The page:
In ‘Knight and Day,’ Tom Cruise takes us back to a younger Tom

Posted: June 22, 2010

"Knight and Day" is by no means a period piece, but it's certainly dated - another '80s flashback, this time to the Classic Coke version of Tom Cruise.

Watching "Knight and Day" is like watching the Greatest Hits of '80s Tom. He pushes his shades down the bridge of his nose and peers over the lenses, Vogue-ing the poster for "Risky Business." Jumps on a motorcycle "Top Gun"-style, co-star in tow. Does some daredevil driving à la "Days of Thunder," with a war whoop and breezy smile. (OK, that was 1990. But still.)

The filmmakers refrain from asking their star to juggle vodka bottles, but this is definitely Members Only Tom. Cocky, confident, forever maverick - a return to the days when skies were blue, it was morning in America, and box office was on Cruise control.

Only the co-stars have changed. We now have Cameron Diaz (instead of Kelly McGillis) sitting astride Tom's cycle and wrapping her arms around his chest.

Whatever happened to McGillis? She aged, as do many human beings. Cruise, on the other hand, still looks a few days shy of graduating from his "TAPS" military academy.

In "Knight and Day," he's Roy, a superspy who in the busy first act rescues June (Cameron Diaz) from a crashing plane, a crashing bore (Marc Blucas), and the unspeakable emptiness of life without Tom Cruise.

Roy's on a dangerous mission, Diaz is the ordinary gal caught up in it, and "K&D" aspires to high-glam screwball escapism as it rushes from one country and action spectacle to the next.

June is meant to evolve from passive bystander to action heroine, but it's slow to take hold. Her job, mostly, is to be awestruck by Roy's bravado and athleticism, to describe Roy as brave and athletic when he's off camera, and to scream when bad guys try to kill her.

How thankless is this role? She's such a lump that Roy actually drugs her to get her from one place to another, a "joke" that never shakes its fundamental creepiness.

In one scene the heavily roofied June opens her eyes to see shirtless Roy emerge from the water holding a spear gun and a fish, prelude to a moment when she's drugged with truth serum and moved to confess her carnal desire for Roy.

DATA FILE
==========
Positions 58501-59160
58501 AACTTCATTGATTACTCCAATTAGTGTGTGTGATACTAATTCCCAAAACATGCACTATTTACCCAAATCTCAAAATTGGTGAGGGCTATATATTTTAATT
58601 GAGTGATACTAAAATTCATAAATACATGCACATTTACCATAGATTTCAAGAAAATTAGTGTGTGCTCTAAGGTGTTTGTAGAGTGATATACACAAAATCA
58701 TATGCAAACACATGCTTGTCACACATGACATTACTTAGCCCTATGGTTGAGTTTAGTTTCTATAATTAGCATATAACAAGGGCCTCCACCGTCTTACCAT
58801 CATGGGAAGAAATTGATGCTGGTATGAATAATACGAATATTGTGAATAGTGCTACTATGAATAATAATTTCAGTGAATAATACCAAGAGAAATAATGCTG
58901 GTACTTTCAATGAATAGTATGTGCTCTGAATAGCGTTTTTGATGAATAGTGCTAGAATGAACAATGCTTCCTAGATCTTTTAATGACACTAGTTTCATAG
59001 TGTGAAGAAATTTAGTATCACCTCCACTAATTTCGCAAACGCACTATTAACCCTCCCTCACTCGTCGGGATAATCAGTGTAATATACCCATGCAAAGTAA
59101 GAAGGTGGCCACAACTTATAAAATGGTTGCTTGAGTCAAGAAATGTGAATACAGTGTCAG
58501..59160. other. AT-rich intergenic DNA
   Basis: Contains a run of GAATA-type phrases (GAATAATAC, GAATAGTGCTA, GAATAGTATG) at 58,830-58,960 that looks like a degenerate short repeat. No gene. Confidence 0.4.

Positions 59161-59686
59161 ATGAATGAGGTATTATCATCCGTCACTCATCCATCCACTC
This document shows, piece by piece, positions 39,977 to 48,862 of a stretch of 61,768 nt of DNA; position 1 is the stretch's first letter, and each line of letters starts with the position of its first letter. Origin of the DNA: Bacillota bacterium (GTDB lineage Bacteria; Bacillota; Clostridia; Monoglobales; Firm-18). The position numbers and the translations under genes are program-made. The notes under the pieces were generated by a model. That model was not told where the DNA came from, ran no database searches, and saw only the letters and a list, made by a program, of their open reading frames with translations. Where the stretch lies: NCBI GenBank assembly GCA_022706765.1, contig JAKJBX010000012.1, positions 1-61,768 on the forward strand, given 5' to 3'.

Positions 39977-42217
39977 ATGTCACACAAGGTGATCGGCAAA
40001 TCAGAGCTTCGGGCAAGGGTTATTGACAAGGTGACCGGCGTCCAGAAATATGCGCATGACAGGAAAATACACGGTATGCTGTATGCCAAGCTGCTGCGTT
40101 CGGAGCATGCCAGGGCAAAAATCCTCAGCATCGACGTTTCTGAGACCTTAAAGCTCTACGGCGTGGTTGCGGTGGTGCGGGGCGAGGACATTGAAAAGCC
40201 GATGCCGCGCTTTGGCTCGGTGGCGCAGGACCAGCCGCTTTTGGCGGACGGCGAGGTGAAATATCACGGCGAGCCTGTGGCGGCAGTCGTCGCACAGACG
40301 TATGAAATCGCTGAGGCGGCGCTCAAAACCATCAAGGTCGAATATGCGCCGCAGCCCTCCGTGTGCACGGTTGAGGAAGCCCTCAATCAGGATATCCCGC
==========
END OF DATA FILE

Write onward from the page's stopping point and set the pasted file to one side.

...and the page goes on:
After awhile, you conclude that Diaz is not really Cruise's co-star here, she's his publicist. Ill-treated, hauled from Europe to the Azores to America like luggage, but steadfastly on hand to boost the star's image.

The '80s vibe here extends to gender roles. There is none of the couples power-sharing that made "Mr. And Mrs. Smith" a hit, with its amusing way of looking at modern two-career marriage.

And, if it's a date movie, shouldn't there be some quid pro dude?

Something for us guys?

Those looking for the bubbly, cheerful, lithe knockout of "There's Something about Mary" will be disappointed in the "K&D" Diaz.

Here, she looks like somebody who is interfering with Tom's lighting. Does anybody know how to photograph women anymore? Well, yes. The guy who shoots "Legend of the Seeker," which I watch every Sunday evening, pretending to share my son's love of the fantasy genre.

Anybody else, American Society of Cinematographers?

Digital photography has not been kind to female leads, especially "older" women, but Diaz isn't old. She's still perfectly lovely, so there's no excusing the lacquered spray tan sheen she wears in "K&D." Joan Crawford would have killed and eaten any camera operator who made her look like this.

As for chemistry, well, Cruise and Diaz are every bit as electrifying as they were in "Vanilla Sky."

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